When we first joined the first reporting class at Dhaka University’s Journalism Department, our teacher Professor Nuruddin wanted to know from all us why we had got admitted to the Journalism Department. When my turn came to reply, I came up with a stupid answer saying, “I’ve a great inclination to be a writer.” Professor Nuruddin then promptly exhorted us saying, “You know, journalism is not literature and journalists are not litterateurs either.” Then I got my point. After spending so many years in the newsroom, now I am deeply trying to understand what journalism actually is.
A few days back, I had been at the DBH Headquarters in Dhaka city’s Gulshan area to have some personal works done. While dealing with my case, the curious DBH senior official, who looked to be knowledgeable, wanted to know about the future of journalism and how things are presently going on in the media industry in Bangladesh. As usual, I spoke highly about Bangladesh journalism and its future as well. However, he looked worried about the integrity of journalists in Bangladesh. At one point of our discussions, I told him that I also face a volley of questions when I visit my village home as people ventilate their angers against journalists. I think there is nothing to be upset when people strongly criticise media professionals because they do it out of their greater expectations. More importantly, journalists are not above criticisms. When you criticise others, you are also supposed to be crticised.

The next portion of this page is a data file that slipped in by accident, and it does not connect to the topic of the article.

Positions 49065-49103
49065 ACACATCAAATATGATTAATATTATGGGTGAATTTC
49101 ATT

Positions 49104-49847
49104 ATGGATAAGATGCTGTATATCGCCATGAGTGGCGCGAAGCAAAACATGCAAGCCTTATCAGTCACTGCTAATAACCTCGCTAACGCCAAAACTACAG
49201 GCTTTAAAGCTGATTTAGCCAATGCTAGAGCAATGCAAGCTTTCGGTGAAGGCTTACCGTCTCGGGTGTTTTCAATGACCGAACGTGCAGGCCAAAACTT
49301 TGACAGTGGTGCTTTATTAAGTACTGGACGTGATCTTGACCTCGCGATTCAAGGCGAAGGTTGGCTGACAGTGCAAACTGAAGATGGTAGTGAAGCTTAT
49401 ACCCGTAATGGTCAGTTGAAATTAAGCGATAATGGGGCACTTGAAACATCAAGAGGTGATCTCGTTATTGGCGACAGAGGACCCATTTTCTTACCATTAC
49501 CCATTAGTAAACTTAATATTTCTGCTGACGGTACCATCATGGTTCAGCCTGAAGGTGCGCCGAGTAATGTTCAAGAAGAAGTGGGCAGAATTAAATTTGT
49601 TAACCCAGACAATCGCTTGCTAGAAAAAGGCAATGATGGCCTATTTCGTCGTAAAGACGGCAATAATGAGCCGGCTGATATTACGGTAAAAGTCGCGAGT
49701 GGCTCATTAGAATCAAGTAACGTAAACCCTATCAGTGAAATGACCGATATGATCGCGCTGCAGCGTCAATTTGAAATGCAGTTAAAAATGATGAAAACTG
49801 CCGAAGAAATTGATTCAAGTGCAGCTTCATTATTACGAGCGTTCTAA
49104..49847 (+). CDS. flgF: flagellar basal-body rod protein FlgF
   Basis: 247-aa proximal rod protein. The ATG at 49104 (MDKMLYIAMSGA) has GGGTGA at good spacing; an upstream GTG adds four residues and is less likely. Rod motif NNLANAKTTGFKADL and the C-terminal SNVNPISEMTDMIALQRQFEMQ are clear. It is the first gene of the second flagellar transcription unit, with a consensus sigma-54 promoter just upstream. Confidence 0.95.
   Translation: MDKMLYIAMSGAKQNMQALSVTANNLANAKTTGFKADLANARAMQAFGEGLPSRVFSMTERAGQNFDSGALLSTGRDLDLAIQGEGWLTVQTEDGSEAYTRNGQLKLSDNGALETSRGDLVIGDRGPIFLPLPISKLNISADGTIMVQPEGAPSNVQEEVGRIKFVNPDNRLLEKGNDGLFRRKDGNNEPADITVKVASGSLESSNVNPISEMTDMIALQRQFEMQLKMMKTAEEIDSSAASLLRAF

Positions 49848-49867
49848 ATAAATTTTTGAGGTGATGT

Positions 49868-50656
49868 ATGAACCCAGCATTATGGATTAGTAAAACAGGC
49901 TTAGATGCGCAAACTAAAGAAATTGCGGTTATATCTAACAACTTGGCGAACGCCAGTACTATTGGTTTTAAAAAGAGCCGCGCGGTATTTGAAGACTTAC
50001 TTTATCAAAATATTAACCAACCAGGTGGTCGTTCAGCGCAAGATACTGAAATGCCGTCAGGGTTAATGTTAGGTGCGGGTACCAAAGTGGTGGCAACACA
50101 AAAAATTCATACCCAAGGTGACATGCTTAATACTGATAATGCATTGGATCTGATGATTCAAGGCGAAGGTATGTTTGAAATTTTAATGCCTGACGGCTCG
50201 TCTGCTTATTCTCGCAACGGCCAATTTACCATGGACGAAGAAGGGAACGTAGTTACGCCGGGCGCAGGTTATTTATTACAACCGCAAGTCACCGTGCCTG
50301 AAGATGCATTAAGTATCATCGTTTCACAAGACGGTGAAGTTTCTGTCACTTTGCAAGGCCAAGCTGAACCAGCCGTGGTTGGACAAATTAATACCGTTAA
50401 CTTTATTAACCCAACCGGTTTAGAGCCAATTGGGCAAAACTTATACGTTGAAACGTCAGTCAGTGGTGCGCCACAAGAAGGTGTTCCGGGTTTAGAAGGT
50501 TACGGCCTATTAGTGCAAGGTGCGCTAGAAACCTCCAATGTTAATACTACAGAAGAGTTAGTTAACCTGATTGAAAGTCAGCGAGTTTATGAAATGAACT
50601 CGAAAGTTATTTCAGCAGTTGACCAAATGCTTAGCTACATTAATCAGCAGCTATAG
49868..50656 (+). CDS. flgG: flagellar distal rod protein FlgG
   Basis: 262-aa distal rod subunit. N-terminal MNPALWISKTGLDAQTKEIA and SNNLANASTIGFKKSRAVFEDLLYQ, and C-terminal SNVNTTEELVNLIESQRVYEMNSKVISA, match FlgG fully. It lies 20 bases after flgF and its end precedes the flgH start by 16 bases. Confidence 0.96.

Amid the changing situation, the audience of journalism need to be reassured that journalism is impartial though individuals cannot be neutral. If this message could be taken as a virtue, it is possible to make the academically emphasised objective journalism practically possible, no matter which medium carries the message.
A few months back, a UNB team, including me, visited a media house to meet its editor and exchange views over our news service. At one point of our discussions, the learned editor advised us not to editorialise our news stories. “Keep your news items simple, compact, and communicable without using adjectives. You know, adjectives actually harm the quality of news items.” There is no reason to disagree with the editor as there is a tendency among us to randomly use adjectives in news stories in both English and Bangla journalism here. It happens for two reasons – lack of academic knowledge and boasting of ‘knowledge’. Such exercises only confuse the readers.
We can reasonably refer it to the BBC for its highly communicable language and also for its objectivity to large extent. Despite the inevitable wave of changes in the form, genre and format of news story writing, we cannot forget some universal basics of journalism– the writing style, the ethics and social commitment. Journalists need to reach out to people and communities through greater feedback, personification and customisation. There should be comprehensive research on their liking, disliking and consumption behaviour.
To engag